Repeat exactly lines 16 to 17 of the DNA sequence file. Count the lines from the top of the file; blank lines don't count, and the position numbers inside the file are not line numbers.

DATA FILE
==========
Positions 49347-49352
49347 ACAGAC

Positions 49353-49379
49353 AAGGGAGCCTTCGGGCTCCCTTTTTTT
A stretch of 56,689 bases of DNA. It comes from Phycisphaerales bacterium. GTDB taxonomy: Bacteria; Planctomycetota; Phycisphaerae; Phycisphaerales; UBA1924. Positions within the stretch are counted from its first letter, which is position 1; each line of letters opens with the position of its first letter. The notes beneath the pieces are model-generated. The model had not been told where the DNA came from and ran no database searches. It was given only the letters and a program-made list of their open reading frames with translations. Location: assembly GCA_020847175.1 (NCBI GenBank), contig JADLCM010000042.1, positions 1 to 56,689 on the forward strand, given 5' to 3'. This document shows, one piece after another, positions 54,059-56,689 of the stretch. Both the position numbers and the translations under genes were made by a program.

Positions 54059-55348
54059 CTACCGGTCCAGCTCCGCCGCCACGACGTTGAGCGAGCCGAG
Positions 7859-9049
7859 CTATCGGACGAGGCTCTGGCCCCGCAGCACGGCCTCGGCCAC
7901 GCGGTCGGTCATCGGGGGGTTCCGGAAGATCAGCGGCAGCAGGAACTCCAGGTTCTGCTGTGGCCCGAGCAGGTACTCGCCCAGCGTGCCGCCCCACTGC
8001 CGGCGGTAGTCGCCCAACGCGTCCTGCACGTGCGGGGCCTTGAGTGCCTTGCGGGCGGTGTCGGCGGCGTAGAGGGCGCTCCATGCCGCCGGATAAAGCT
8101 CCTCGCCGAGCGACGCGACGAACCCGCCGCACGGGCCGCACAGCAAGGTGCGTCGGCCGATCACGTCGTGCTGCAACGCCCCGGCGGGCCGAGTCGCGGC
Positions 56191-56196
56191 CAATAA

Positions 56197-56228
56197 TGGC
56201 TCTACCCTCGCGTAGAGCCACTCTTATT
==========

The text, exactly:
56197 TGGC
56201 TCTACCCTCGCGTAGAGCCACTCTTATT